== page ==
Luter IV appeals to Days Point neighbors

Published 1:44 pm Wednesday, September 28, 2016

Pledges fewer wedding events

By Diana McFarland

Managing editor

Anticipating opposition to his plans for an events center at Aberdeen Farm, former Smithfield Foods executive Joseph Luter IV has distributed a letter to residents along Days Point Road.

The Isle of Wight County Planning Commission was scheduled to hear Luter’s application for a special use permit last night.

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And Days Point residents, threatened with another application for an events center along their narrow, rural road, are again marshaling efforts to oppose the application.

Earlier this year, Accelerated Properties’ application to rezone its property at what is locally known as Monettes for a possible events center, was denied by the Isle of Wight Board of Supervisors after stiff resistance from Days Point residents. That decision was followed by a denial by the Board of Zoning Appeals. Accelerated Properties has since files suit in Isle of Wight County Circuit Court asking the court to reverse the decision by the Board of Supervisors. The suit is currently pending. {mprestriction ids=”1,2,3,4,5,6″}

In his letter to Days Point residents, Luter said he needs to make enough money to keep up the property in the same manner as his father, Joseph W. Luter III — the man who led Smithfield Foods to become the world’s largest pork processor.

Luter III has since retired and the company was sold in 2013 to Hong Kong-based Shuanghai, now WH Group. His son, Luter IV, left the company shortly after the sale.

Contrary to the proffered conditions Luter submitted for the special use permit, in his letter to residents he said he has no intention of hosting up to 48 weddings with up to 300 people per event. Instead, he expects to limit the number of events with more than 50 people to no more than eight a year.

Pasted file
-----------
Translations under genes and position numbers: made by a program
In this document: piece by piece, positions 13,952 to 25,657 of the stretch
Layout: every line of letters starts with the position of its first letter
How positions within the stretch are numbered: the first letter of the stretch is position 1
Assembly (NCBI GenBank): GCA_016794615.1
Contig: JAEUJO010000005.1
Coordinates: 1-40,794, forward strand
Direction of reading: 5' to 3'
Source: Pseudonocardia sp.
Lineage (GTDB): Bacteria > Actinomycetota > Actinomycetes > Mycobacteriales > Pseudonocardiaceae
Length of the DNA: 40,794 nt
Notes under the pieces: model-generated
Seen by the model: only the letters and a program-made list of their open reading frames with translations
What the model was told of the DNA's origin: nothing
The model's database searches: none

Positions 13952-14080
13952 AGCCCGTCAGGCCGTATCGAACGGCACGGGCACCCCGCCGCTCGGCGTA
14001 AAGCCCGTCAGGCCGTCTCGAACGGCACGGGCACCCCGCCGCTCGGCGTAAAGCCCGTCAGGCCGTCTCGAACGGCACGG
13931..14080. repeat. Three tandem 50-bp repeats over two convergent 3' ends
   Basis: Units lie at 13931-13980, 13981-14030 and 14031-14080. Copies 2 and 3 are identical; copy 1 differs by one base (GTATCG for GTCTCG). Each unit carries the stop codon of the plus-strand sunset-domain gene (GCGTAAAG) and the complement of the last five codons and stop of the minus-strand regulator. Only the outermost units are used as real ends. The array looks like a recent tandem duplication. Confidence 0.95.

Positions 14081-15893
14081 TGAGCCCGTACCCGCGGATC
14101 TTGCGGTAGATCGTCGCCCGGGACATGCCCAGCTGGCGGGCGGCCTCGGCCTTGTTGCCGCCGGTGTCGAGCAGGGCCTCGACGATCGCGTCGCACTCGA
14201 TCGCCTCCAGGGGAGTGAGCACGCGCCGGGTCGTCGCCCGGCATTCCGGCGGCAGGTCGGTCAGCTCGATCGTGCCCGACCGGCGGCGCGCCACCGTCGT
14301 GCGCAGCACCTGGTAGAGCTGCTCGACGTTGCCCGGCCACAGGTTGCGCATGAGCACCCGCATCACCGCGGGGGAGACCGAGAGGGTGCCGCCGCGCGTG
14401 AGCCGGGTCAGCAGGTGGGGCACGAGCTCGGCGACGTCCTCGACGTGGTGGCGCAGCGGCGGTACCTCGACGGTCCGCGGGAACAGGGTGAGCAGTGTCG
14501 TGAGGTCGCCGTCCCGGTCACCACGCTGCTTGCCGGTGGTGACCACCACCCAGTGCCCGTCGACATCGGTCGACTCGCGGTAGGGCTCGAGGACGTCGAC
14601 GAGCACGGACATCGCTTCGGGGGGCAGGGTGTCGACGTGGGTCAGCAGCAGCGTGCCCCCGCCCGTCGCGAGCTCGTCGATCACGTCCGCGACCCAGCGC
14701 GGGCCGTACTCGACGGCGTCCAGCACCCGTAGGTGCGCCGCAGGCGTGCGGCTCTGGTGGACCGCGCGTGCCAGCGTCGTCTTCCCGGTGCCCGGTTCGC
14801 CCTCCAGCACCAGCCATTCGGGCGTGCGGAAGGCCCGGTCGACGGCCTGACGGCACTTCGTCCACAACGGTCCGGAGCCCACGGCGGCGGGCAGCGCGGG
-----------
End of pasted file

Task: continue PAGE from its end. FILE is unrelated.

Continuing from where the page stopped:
Luter IV said the conditions proffered on his application, including the expectation of up to 48 weddings per year, were inserted because he was following the guidelines set up by county staff.

With that in mind, Luter IV said he plans to resubmit the written conditions for the property.

While he downplayed his plans in the letter to Days Point residents, Luter has already set up an elaborate website announcing the Aberdeen Farm venue as “coming soon”  — a site for weddings, private events and corporate retreats — a place to stay overnight, play sand volleyball, enjoy 10 acres of hiking trails and more.

Corporate clients can avoid hotel ballrooms and instead enjoy the facility’s personal chef, Colby Fairchild, for groups of 75 or less, according to the website. Local restaurants — Smithfield Gourmet Bakery, Smithfield Station and The Smithfield Inn — are among those listed as preferred vendors.

The website boasts that The Barn at Aberdeen, with two master rooms, a queen room and bunk rooms, has doors sourced from European castles dating back to the 19th century and walnut cabinets made from wood of trees downed during Hurricane Isabel in 2003.

In addition to the rooms available at The Barn, there is also The Cabin with four rooms, outfitted with king and queen sized beds. 

The website invites potential guests to submit a reservation to get on the waiting list. The reservation asks whether the event is a wedding, private party or corporate retreat.